April 29, 2015

Gary V. Powell

Doves, White Doves
In life, he was famous for bad decisions and misbeliefs. My grandfather, voted for Nixon and believed the moon landing was a fake—sat next to me and said, them boys ain't on the moon. He believed the world was flat, the proof being he hadn't fallen off, yet. He believed smoking cleared his lungs, Jesus was a comin, and the guv'ment was out to get him. Him.

Equipped with a world view limited to the Arkansas cotton farm he'd owned and run most of his life, he'd argue his positions all night.

That roof won't leak.

This country will never run out of oil.

Why, cholesterol prevents constipation.

In death, he troubles my dreams.

Last night, I'm riding in his black on red, finned-out, gas-guzzling '59 Chevy with my eleven year old son, who my grandfather didn't live long enough to meet. The old coot's driving, talking, and smoking, going on about the Muslim threat and how FEMA is secretly rounding up patriots. He's driving too fast for the conditions, weaving in and out of traffic, shooting up ramps, and leaning into curves.

I say, Papa, would you mind slowing down?   

I'm all right.       

No, I mean, I'm afraid for my boy.

I'm within the law.

You don't even have seat belts.

The old man tosses his cigarette. Hell no, I ain't got seat belts. Cut you in half someone hits us.

Look, slow down, or let us out.

He swerves onto the shoulder, nearly running into a ditch. Fast flowing water froths and snaps below. A cotton field stretches beyond, far as the eye can see. Black men, women, and children shoulder pick-sacks in searing sunlight, heads bobbing. What was moments earlier a busy freeway has become a country road.

My boy and I climb out of the car. The boy asks, Which way, Dad?

Well, we can't go back.

My grandfather rummages in the trunk and comes out with a tattered family Bible. He hands me the over-sized, leather-bound volume and says,Believe, and be saved.

My boy scuffs at the dirt. Which way, Dad?

My grandfather hollers as he pulls away, gravel flying. Turn left at the fork. Whatever you do, turn left.

Right at the fork, I tell my son, definitely right.

We start walking, the heat as heavy as that big ole Bible. I'm about to leave it behind when it bursts into a handful of flutter—white doves on the wing. Amazed, we watch them out of sight, my boy and I, like clouds set against the pale blue of an ever-retreating horizon.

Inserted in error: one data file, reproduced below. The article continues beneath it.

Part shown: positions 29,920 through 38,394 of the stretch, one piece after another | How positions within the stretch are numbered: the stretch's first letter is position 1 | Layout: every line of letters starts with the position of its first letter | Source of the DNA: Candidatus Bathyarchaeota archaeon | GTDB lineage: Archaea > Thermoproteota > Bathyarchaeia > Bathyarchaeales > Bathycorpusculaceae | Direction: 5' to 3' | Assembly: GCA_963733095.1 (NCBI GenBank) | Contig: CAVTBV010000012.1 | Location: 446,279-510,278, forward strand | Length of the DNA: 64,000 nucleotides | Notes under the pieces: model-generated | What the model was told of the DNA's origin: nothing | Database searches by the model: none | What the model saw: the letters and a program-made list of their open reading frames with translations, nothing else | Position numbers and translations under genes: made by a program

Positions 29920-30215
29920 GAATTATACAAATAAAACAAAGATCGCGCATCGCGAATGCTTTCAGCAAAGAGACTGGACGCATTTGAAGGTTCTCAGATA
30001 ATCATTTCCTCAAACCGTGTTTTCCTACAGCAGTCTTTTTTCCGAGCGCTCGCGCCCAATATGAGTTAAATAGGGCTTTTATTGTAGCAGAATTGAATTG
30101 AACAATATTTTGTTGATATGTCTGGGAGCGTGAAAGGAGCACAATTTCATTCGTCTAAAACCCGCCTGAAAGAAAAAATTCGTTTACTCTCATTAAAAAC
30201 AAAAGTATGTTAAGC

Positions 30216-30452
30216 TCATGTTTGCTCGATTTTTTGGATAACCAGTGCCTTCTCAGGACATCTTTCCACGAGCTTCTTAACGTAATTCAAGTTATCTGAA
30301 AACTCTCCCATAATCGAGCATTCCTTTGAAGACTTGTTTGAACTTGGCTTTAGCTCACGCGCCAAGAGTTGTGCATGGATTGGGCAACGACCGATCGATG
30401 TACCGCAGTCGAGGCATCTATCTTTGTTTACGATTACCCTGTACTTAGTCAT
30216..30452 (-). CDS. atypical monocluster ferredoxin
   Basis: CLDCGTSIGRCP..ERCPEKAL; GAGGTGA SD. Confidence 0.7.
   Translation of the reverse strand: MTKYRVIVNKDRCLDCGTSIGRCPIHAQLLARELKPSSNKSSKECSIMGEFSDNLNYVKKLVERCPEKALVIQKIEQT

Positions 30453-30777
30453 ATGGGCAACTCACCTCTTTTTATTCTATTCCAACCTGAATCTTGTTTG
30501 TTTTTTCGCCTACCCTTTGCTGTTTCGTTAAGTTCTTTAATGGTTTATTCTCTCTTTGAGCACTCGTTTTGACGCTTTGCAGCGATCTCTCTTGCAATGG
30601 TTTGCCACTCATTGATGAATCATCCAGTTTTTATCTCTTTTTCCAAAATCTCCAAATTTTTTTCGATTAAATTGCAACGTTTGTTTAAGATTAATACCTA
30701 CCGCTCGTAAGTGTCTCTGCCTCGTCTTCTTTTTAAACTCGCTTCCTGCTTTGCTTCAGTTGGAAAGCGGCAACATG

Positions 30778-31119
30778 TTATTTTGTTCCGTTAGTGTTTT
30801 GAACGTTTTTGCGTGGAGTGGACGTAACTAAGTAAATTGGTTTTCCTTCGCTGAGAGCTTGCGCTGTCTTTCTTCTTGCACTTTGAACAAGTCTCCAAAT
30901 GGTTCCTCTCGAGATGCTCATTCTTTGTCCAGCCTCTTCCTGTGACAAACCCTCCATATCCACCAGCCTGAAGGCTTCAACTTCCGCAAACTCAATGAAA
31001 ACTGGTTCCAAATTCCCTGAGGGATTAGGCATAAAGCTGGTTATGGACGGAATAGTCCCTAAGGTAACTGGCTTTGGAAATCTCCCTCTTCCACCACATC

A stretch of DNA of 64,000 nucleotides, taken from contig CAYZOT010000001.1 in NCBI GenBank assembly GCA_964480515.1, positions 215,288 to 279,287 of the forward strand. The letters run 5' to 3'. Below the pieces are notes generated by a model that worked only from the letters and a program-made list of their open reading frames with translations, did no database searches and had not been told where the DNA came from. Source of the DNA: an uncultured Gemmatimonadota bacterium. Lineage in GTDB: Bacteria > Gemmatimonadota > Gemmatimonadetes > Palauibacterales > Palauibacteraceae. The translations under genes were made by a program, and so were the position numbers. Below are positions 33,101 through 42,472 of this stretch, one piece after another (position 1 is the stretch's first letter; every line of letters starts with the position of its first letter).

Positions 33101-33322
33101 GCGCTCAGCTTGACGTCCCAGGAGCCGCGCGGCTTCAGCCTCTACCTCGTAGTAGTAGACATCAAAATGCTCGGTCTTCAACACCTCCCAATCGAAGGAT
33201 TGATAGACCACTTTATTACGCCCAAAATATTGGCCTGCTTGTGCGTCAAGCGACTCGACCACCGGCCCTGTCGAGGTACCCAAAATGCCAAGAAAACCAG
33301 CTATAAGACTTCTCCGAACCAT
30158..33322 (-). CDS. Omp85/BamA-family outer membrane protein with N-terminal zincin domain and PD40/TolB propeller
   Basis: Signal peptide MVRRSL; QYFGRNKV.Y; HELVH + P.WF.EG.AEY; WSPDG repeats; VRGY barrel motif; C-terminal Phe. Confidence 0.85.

Super Target

I come here a couple of nights a week. I like the lighting, wide aisles, and scents. I enjoy a little friendly banter with the folks in Electronics, maybe wander over to Toys—listen to the kids beg and whine.

I consider myself a guru of sorts and can spot My Guys an aisle away. Mid-thirties to mid-forties, dressed in jeans and dirty t-shirts, bags under their eyes and two-day’s growth, they’re easy to identify. Some continue to wear wedding bands, but the tell is the skillets, shower curtains, and cheap dishes in their carts.

They’re living in dumpy, unfurnished apartments so they can make child support. No doubt, the ex got the house and boat. Her boyfriend's moved in. He’s sitting on their sofas, feet up, watching their wide-screen TVs. My Guys are lucky to see their kids on weekends.

Tonight, there’s a guy in Produce needs my help. One peek inside his cart and it’s obvious how lost he is—canned ravioli, hair gel, and two cases of beer. I could offer advice. Stock up on organic vegetables and learn to cook. Never underestimate the value of routine tasks, such as food preparation, in combating loneliness and despair. And, lay off the booze. I mean, we’re not talking a few cold ones with the neighborhood guys or a glass of wine with the ex-wifey. No, we’re talking shots and beers until we pass out on the floor while listening to the guy next door bang his girlfriend silly through the paper-thin walls.


Oh, yeah, there’s plenty I could tell Produce Man. Instead, I hover, waiting for him to ask. I’m disappointed when he moves to Snacks, but it’s better if they seek me out.         

Some evenings, I gather My Guys at the Super Target Starbucks. Over coffee, we discuss the importance of Maintaining the Appearance of Being OK, toss around tips on How Not to Break Down in Front of Your Kids when Taking Them out for Pizza. Maybe share ideas on Impressing the New Girlfriend on a Tight Budget.

If none of My Guys are around, I chat up the barista. She probably doesn’t notice my belly or the bald spot on the back of my head.  One of these nights, she’s taking me home. I know it, just know it.

Next, I visit Lady’s Lingerie. A certain type of woman enjoys helping a man, so I let on I’m shopping for that new girlfriend. What do you think, B cup or C cup? Who knows? One thing can lead to another.

Before calling it a night, if I feel like a good cry, I hang out in Greeting Cards. I advise My Guys to avoid this section until they’re more experienced. The birthday cards for fathers are killers. 

At check-out, I’ve got plastic razors and laundry detergent. Produce Guy is ahead of me. He eyes my purchases, grins, and asks. "How goes it, man?"

To which I reply, "Fine, dude, just peachy fucking fine."


Gary V. Powell is a former lawyer and stay-at-home dad. His stories have appeared in Bartleby Snopes, Literary Orphans, Thrice Fiction, Connotation Press: An Online Artifact, and other fine places. In addition to winning the 2015 Gover Prize for short-short fiction, his work has placed in other national contests including The Press 53 Prize (2012), Glimmer Train Short-Short Contest (2013), and The Thomas Wolfe Fiction Prize (2014). His first novel, Lucky Bastard, is available through Main Street Rag Press. A novella in three stories, Speedos, Tattoos, and Felons, is a prequel to Lucky Bastard.

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